Heidi Liedke (Queen Mary University): Quasi-Experts and the Paradocumentational Brim in the Context of Live Theatre Broadcasting

17.45 - 18.00 Break

18:00 - 19:15 Round Table with Hetain Patel and Sanjoy Roy and Dr Diana Damian Martin (please book separately:

Followed by a Wine Reception

Platform is a Royal Holloway-based refereed journal that has been devoted to publishing the work of postgraduates, postdoctoral researchers, and entry-level academics in the fields of theatre and the performing arts for more than a decade. Platform, as the name suggests, works to provide a space for postgraduate researchers and entry-level academics to have their work circulated through online publication. The journal comes out of Royal Holloway. It operates a peer and academic review system to ensure that contributors not only have the opportunity to publicise their research, but also receive valuable feedback. Platform is published twice a year, with each edition following a broad theme, making it possible for diverse research interests to be covered in each volume.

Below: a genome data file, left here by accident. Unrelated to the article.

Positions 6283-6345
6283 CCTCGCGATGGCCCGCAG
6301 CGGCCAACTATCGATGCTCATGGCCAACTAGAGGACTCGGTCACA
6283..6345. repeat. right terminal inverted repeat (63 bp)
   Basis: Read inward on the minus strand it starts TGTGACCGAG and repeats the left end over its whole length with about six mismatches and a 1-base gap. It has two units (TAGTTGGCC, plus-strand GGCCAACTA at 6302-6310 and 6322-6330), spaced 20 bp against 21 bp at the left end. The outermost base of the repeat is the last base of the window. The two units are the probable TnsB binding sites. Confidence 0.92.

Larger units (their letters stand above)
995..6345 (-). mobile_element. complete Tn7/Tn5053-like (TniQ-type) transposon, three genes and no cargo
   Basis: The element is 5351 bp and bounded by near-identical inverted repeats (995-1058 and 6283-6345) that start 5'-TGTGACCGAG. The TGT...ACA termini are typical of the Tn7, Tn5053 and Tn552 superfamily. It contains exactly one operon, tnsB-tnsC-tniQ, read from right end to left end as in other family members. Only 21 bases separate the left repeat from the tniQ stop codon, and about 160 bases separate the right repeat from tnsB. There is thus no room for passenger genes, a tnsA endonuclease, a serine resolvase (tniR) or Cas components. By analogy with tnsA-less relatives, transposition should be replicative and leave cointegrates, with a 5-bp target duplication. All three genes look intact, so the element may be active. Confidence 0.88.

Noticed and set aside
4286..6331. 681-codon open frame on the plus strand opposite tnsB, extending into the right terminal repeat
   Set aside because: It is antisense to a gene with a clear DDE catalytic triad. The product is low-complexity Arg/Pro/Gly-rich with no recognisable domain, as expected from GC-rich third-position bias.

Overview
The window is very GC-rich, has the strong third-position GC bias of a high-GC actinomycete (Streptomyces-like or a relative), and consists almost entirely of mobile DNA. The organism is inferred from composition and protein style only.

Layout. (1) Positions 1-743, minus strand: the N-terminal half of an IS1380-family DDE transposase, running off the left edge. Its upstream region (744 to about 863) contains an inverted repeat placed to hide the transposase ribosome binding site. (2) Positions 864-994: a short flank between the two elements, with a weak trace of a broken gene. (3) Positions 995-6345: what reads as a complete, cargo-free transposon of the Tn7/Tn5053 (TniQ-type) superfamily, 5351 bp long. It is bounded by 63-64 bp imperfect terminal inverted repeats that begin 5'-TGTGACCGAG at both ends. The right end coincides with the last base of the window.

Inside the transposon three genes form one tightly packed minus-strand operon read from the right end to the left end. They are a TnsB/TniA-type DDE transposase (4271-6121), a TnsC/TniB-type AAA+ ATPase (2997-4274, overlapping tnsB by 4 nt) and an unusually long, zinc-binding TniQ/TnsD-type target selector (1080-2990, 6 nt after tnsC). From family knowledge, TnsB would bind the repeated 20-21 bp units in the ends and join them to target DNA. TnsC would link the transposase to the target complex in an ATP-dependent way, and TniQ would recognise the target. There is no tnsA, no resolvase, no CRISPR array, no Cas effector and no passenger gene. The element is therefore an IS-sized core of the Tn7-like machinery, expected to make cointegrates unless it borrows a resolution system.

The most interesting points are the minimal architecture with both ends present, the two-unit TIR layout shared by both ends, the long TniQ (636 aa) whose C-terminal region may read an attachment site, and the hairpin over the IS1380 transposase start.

(This event is sold out, but you can join the waitlist here.)

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to Sep 22

The Golden Record 2.0

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Part of the NUS Arts Festival 2018
Performed by NUS Stage and presented by NUS Centre for the Arts
director: Edith Podesta
interviewer & writer: Corrie Tan

“In our time, we have sifted the sands of Mars, we have established a presence there, we have fulfilled a century of dreams!” - Carl Sagan

Inspired by the 40th anniversary of the 1977 NASA launch of Voyager I and II, the interstellar crafts that carried two ‘Golden Records’ deep into space. Part one of The Golden Record (NUS Arts Festival 2017) opened this ‘cultural Noah’s Ark’ and examined its interstellar contents in the new light of the 21st century.